Dawn of Wonder, The Wakening
Dawn of Wonder is the first book by Jonathan Renshaw, and it is an ambitious work. At 712 pages, it is a book that the reader will need to invest some time in to read. Luckily, it’s well worth it.
The story centers around a young boy named Aedan, and his very realistic and hard-hitting journey. One of the things that stood out to me was just how much time, and care went into building Aedan’s story and letting the reader truly understand who he is. Far too often in fantasy, character development is stunted in order to hurry to the next action scene. This book opts for a very slow (but fascinating) progression and seems to leave nothing behind.
There is limited magic for those of you who are fans (though big things are often hinted at), and the world and plot seem somewhat familiar. However, this book does a better job of immersing the reader in the story than most do, and the final product is deeply engrossing. I loved Aedan’s friends and laughed several times at their antics. The humor balances the book very well and makes the dark moments more manageable for both Aedan and the reader.
I found myself rooting for the main character more than almost any I’ve come across. I was pulled into his struggles and his life early on, and that never changed. Renshaw doesn’t pull any punches when it comes to the tough subjects in this book, and there are many. From childhood abuse to the loss of loved ones, to life-changing injury, our young Aedan has much to overcome.
Renshaw is a tremendous writer, and I can’t wait for his next book. On to the details!
The Final Analysis:
Plot: Very interesting coming of age story which features a young boy fighting through incredible struggles as he embarks on an epic journey to avenge a great injustice by an evil power. The plot deals with very serious issues in an emotional and relatable way.
Characters: There are few main characters I have gotten to know as well as Aedan, and I am rooting for him heartily. His friends are appropriate for the story, and add a great deal of humor and entertaining dialogue. The adults in their world are unique and memorable.
Story and Pacing: The story is very well told, and exceptionally well developed. Nothing feels rushed, and I was always left wanting more. There aren’t any world-changing events in this book until the very end, but that didn’t matter to me because I was so involved in the progression of Aedan. The pacing was average to slow, and there were a couple of points where it was too slow.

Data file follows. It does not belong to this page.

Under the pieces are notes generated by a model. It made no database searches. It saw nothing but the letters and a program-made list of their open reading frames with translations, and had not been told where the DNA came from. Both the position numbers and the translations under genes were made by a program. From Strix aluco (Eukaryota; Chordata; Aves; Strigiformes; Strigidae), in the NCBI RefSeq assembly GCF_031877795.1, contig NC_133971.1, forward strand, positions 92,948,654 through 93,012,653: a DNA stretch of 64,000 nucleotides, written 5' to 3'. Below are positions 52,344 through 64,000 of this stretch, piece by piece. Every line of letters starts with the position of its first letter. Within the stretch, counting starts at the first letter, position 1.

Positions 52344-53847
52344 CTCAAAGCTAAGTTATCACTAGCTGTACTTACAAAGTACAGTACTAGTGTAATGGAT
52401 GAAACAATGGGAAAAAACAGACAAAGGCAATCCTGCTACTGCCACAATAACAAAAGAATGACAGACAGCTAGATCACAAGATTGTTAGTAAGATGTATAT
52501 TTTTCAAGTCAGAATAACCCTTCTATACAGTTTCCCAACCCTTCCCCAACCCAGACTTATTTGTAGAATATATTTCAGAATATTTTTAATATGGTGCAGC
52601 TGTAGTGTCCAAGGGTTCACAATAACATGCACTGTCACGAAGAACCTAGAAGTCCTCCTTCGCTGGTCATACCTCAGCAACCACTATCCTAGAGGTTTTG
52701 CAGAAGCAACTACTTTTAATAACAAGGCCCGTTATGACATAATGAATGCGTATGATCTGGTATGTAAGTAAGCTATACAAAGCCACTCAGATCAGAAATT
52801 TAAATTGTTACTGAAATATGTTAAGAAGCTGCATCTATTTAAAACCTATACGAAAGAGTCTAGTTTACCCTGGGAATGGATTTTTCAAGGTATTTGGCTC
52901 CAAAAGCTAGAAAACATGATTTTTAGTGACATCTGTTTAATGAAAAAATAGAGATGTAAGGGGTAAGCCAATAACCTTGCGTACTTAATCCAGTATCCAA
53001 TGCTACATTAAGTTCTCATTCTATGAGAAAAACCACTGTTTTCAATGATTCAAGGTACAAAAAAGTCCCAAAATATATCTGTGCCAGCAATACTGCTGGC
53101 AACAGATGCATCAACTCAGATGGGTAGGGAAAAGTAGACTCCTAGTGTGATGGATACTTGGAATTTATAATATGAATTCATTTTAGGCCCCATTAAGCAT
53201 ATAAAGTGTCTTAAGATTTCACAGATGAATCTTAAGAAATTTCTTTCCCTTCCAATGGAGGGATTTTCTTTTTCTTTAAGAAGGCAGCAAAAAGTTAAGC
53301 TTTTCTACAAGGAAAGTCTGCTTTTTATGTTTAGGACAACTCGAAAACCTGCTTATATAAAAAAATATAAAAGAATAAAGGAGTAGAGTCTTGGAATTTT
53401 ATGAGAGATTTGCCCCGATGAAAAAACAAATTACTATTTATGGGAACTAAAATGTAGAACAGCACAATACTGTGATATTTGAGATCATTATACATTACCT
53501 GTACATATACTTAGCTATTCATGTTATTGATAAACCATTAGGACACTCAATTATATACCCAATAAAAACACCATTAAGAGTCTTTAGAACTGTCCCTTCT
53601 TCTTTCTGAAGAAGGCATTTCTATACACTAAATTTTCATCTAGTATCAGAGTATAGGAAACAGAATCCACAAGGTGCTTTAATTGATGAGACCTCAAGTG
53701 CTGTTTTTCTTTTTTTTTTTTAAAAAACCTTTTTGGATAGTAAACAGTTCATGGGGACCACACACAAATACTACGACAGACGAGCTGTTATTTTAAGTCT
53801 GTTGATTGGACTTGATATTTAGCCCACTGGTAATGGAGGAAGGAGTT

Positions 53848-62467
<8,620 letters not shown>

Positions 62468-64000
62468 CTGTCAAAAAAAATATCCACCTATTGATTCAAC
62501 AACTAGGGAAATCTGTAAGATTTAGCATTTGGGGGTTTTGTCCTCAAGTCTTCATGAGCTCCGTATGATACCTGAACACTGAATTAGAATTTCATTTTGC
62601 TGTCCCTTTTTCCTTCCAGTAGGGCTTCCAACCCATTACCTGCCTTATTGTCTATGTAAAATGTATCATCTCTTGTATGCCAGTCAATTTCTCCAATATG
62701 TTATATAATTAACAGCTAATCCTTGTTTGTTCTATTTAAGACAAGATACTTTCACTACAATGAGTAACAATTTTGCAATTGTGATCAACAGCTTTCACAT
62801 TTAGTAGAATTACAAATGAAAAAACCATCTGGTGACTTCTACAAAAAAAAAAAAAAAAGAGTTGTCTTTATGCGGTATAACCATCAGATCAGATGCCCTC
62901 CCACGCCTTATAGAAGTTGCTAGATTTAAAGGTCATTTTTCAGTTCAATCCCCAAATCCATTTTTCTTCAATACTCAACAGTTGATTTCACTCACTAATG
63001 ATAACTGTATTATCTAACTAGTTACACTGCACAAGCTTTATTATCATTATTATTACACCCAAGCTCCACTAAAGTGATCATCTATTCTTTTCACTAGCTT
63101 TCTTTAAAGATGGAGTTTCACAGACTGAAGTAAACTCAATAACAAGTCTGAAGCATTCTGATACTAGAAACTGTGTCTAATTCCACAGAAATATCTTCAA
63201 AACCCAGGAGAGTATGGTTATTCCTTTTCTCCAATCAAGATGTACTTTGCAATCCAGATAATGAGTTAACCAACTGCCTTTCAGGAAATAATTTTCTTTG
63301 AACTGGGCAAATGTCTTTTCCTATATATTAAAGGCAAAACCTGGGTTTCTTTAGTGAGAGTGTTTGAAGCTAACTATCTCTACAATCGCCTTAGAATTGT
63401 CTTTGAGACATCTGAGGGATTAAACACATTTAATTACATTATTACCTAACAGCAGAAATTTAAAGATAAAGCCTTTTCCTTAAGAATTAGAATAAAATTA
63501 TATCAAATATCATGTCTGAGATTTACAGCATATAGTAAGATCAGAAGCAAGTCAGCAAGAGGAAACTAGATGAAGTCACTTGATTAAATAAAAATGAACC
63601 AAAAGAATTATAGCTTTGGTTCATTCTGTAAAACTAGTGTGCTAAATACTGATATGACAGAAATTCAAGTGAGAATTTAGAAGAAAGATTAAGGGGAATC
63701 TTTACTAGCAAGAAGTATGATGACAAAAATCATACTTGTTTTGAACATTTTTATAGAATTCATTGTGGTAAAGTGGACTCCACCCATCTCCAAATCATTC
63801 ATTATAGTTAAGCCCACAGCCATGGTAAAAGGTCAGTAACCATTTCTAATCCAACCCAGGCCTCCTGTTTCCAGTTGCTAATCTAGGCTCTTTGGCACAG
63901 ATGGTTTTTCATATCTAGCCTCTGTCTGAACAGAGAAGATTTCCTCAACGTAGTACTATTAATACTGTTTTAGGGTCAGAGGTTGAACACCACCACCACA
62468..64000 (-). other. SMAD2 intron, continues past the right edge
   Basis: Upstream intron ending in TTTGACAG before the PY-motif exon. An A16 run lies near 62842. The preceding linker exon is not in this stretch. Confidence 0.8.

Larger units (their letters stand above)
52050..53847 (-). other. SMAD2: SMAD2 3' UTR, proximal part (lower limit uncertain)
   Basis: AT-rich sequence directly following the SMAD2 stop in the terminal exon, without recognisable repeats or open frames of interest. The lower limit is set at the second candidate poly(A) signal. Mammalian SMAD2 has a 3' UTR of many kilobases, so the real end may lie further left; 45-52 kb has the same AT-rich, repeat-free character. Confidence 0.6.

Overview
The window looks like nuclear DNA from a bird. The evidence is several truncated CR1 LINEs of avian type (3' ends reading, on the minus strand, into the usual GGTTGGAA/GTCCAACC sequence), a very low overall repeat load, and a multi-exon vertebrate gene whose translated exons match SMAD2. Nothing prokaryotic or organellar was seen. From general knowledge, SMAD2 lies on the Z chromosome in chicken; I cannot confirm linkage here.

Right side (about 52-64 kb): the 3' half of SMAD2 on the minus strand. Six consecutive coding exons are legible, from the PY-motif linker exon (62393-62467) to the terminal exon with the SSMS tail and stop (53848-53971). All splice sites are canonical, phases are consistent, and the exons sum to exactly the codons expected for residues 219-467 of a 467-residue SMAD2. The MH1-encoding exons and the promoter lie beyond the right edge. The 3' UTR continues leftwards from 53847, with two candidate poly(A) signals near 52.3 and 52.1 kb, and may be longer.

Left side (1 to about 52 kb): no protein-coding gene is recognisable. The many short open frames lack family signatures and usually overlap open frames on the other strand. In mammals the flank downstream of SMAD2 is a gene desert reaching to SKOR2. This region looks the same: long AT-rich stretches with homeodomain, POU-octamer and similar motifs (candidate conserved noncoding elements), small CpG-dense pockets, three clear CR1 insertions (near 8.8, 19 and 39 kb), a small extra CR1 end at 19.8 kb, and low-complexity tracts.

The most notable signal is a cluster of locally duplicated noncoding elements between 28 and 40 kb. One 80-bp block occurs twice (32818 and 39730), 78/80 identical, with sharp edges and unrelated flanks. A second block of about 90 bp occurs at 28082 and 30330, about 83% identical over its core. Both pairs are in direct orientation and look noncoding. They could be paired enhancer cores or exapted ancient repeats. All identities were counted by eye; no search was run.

Readability: Well edited in terms of grammar/punctuation, I didn’t notice any flaws. I did feel like there were some areas which could have been cut down or cut out entirely. The author did a lot of research for this book, and it shows. Sometimes, too much of it made its way into the book. The dialogue was excellent.
Biggest positive: The investments made in the main character. Extremely well developed and realistic.
Biggest negative: Parts of the book included too much detail/explanation. There were a couple entire chapters which added thousands of words without any real purpose.
You’ll love this book if: You enjoy coming-of-age fantasy with real and likable characters.
You’ll hate this book if: You don’t enjoy reading about young characters or investing time reading a slower developing story.
4.25 Stars! Great Book!
I can’t give it 5 because of the parts that went a little too long, and because I wanted Aedan to have a few more bright moments. It felt at times as though nothing was ever going to go well for him.
This is a remarkable book that I highly recommend to fantasy readers. I will be a very early reader of the second installment!
The audiobook version of Dawn of Wonder is even better! Tim Gerard Reynolds delivers a fantastic narration and turns this book up a notch. If you’re a fan of audiobooks and are considering this story, you will not be disappointed.